They were picking flowers for the Boeing 767’s funeral as recently as a year ago. The quarter-century-old design was running out of orders, and no one except the U.S. government seemed interested in buying a bunch of new ones.
And with the Air Force’s plan to buy the 767 as an aerial tanker crashing amid Boeing’s procurement misdeeds,the prospects were bleak. (The company had essentially brided the procurement official with the promise of a lucrative job after retirement.)
Boeing seriously wondered how it could keep the production line turning while it paid its political penance for cheating.
Flash to today. The 767 in the first two months of 2007 is the most popular plane on Boeing’s annual order books with 36 ordered since Jan. 1. With those orders, Boeing’s venerable twin has surpassed the 1,000 mark in orders.
Those orders were built in part on Boeing’s yet undisclosed plans to update the 767 to compete more effectively with it’s decade-newer rival, the Airbus A330.
Industry sources suggest this is what Boeing has up its sleeve:
* A new electronic cockpit modeled after the one in the 777.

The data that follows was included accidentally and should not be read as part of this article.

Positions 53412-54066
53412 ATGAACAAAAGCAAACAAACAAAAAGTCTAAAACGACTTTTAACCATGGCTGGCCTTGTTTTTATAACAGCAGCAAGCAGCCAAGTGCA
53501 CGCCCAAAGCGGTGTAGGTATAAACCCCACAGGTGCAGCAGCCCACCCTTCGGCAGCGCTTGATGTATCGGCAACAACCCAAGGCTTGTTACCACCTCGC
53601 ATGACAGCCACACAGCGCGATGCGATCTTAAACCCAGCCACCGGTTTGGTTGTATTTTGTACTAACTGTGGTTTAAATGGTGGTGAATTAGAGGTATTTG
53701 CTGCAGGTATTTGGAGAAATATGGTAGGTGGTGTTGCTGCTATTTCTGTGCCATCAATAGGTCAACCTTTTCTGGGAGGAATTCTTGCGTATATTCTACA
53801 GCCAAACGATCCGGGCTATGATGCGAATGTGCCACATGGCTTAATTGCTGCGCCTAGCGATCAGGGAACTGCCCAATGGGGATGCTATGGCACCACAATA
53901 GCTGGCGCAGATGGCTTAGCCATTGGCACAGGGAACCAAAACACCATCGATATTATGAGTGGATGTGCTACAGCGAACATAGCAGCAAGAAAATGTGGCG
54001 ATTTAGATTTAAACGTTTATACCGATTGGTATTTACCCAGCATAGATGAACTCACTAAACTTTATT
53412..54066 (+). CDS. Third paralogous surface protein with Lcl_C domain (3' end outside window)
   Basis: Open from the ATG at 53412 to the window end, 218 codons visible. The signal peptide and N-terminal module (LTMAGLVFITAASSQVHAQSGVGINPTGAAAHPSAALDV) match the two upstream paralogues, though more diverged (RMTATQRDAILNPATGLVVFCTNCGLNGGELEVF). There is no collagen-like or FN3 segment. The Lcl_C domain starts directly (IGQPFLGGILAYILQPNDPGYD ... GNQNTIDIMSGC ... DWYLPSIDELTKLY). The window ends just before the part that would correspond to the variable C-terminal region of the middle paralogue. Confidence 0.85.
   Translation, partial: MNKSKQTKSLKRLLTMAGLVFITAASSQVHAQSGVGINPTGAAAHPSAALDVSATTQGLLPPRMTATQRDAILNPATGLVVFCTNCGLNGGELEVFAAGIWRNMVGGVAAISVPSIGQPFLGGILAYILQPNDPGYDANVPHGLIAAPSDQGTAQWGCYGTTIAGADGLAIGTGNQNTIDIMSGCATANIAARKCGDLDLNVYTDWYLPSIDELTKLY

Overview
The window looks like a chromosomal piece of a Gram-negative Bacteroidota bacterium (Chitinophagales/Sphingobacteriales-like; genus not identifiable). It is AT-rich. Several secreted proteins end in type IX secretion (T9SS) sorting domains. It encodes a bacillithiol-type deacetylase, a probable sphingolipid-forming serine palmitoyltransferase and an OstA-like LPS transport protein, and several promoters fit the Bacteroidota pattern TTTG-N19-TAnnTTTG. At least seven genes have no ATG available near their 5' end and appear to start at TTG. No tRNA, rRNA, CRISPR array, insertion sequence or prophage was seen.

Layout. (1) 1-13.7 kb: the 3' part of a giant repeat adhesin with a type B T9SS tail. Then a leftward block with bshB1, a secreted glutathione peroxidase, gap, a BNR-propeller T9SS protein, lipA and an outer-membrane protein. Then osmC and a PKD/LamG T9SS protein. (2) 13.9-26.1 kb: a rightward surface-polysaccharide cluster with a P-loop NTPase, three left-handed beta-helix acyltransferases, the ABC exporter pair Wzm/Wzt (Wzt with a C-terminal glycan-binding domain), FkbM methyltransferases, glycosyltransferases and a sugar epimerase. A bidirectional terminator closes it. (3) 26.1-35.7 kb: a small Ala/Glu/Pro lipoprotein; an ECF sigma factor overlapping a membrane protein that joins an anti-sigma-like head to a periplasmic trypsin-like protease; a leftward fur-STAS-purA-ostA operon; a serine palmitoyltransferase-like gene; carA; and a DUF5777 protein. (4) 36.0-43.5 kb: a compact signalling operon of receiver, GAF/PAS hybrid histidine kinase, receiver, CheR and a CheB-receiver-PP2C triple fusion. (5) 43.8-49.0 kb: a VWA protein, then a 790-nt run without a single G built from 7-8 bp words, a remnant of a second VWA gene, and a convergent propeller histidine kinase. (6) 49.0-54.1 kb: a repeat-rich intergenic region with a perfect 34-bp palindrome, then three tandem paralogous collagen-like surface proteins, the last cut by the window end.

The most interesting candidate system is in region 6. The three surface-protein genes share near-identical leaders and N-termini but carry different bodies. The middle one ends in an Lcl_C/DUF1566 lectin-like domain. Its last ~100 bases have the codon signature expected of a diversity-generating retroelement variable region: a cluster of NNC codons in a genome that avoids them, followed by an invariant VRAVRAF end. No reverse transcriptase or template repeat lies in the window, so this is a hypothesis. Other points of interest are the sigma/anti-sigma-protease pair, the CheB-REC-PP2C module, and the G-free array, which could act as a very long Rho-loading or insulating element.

* Extended wings and raked wingtips from the 767-400.
* New, more fuel efficient engines.
* Heavier duty landing gear and flaps for more weight-carrying capacity and shorter takeoffs and landings.
The result: A plane that carries more freight farther using less fuel.
These modification also improve the prospects of Boeing winning the new Air Force contract for 179 airborne tanker, which competes with the Northrup-Grumman/Airbus KC30, the tanker version of the A330.
While its unlikely there’ll ever be a passenger version of that updated plane — the 787 Dreamliner is replacing it in the passenger catalog — the 767 production line at Everett could continue for another 10 or even 20 years if Boeing wins the initial tanker contract and the follow-ons. And prospects seem good that more orders for the freighter version of the updated plane from freight carriers.
Cancel the rosary. Send the hearse back to the garage.